In our latest series of Technical Zone articles, Greg Commins looks at the four possible threats the defending team needs to cover when defending from the scrum:
  1. Attack out wide
  2. Tactical kicking by opposition

 A team that communicates well with each other and closes down the space efficiently between themselves and the attackers can easily shut down an Attack Out Wide. The key is to close the space on the inside and use the touchline out wide as an extra defender.

When defending from the left hand side (see diagram below) the aim is to push the attackers out wide to the touchline using the up and out defensive pattern with the defending scrumhalf pushing out on the attacking 10 creating a one out situation for the defenders. What this does is free up the defending fullback so he can mark the space behind his teammates cutting off the tactical kicking option. Defenders must push up and out quickly and in a line to shut the inside space down and force the outside backs to try go for the wide break. If line speed is good and tracking the attackers is clean (this means following the attackers) the defense will force the attackers back inside as they will have no space out wide with the gap between the defense and touchline too tight. In doing so the attack will run into numbers of defense. The other option the attacking team has is to kick and this will be where the defending fullback will be standing to field the ball. 

Defending Left Hand Side: 




From the right hand side (see diagram below) the extra man in defense (the scrumhalf) falls away so it is man on man and a good time for attackers to have a go out wide. What this creates for the defending team is vulnerability behind the backline if there is a break because the fullback will be engaged in man-on-man, but this can effectively be covered in two simple ways:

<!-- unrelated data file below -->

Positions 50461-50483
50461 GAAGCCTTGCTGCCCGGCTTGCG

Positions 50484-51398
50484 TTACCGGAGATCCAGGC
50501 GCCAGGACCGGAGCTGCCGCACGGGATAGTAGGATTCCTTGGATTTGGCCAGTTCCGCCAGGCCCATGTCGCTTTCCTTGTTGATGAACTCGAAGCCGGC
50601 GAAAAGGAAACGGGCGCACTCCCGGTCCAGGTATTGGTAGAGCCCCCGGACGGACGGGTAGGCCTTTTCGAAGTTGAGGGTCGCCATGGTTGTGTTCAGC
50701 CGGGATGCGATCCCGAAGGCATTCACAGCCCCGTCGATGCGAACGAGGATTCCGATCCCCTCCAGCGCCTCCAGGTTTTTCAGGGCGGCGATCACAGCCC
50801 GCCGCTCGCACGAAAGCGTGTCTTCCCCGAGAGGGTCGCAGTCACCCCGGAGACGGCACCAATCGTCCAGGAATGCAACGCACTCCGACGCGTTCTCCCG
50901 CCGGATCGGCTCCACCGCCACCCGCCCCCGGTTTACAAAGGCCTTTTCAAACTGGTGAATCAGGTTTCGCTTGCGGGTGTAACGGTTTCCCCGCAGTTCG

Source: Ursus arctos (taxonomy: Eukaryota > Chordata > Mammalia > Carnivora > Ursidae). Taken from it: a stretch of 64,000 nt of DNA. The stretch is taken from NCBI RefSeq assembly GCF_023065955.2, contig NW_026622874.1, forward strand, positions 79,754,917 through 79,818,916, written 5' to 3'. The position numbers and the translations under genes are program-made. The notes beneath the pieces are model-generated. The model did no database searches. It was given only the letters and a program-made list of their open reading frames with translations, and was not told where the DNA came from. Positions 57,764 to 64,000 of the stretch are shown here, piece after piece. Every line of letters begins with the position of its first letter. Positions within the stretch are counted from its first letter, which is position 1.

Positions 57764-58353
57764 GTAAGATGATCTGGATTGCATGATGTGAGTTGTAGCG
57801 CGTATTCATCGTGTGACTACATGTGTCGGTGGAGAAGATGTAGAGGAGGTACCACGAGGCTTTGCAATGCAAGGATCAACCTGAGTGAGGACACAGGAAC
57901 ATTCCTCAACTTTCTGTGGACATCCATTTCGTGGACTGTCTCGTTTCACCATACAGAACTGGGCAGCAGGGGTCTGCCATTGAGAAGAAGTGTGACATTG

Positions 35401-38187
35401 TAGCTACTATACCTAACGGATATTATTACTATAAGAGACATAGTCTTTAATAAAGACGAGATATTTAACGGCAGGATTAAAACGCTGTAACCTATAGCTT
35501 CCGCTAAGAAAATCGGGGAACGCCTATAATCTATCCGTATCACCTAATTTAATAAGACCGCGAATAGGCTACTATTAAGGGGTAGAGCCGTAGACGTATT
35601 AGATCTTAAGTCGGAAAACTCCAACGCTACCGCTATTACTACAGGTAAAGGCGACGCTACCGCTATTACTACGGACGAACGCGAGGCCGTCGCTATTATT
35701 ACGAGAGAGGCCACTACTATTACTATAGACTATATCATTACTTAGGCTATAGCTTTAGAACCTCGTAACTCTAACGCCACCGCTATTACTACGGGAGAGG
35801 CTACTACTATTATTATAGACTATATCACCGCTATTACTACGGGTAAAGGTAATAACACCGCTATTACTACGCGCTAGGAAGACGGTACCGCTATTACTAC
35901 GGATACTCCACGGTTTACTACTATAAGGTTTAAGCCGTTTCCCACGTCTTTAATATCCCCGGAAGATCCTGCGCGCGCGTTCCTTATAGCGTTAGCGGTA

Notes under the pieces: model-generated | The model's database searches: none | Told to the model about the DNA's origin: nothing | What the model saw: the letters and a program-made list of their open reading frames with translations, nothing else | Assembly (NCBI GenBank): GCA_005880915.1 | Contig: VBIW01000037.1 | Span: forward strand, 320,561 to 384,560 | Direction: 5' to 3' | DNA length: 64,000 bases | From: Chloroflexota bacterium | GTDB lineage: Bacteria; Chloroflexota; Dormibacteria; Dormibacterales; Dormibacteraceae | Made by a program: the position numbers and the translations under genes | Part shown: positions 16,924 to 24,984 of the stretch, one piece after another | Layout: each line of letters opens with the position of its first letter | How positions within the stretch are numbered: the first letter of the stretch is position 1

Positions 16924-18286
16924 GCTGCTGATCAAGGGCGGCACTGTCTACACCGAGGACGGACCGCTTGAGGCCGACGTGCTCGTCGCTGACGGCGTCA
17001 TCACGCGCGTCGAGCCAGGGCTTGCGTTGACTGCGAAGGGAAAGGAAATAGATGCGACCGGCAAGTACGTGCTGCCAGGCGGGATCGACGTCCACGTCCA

1. Blind side winger pushes across to cover the space for the defending #15.
2. Scrumhalf sweeps behind the backline as a cleaner for any breaks and to assist the blind side wing in covering the space at the back.

When defending from the right, defenders must communicate and work hard to shut the space down quickly so the attack does not have options out wide and are forced back inside to the covering backs and loose forwards.

Defending Right Hand Side:



Pic B – Incorrect defensive lines from the outside backs showing the inside shoulder exposed for a cut back.


Defending Right Hand Side:


If the scrum is on the right hand side for the defending team the ‘MAN ON MAN’ defense needs to be adopted not the ‘ONE OUT’ as the defending #9 is now blind side and unable to assist with channel defense. Players needs to mark up on their opposite number and the #15 needs to sweep behind watching for the kick or the opposite #15 insertion. 

To eliminate the cut back threat the defending open side flanker should work up and out similar to the #9’s defense line from the left and #8 should read the play, if it goes wide he should push out, but if it comes back inside he should be there to assist. Defending #9 must not follow the ball around the scrum as this will take him out of the game, #9 needs to back track and sweep across behind the backline covering the line break or kick.

Blind side wing should also be alert and also work to assist if there is a line break or a kick, the defense system should be:

1. Open side flanker and #8 engage the cut back channel or sweep inside 
2. Backline attempt to engage opposite number
3. Scrumhalf and blind side wing sweep behind

In closing, the key to making this work is communication every player needs to have their team mates talking inside and outside of them so everyone knows where their support is. If a player does not hear his support he will stall to check and this creates holes. Practice, practice, practice as this creates confidence and players can learn how to work with each other. 

by Greg Commins | Technical Zone

Defense from a Scrum – Part 3 (Attack out wide)

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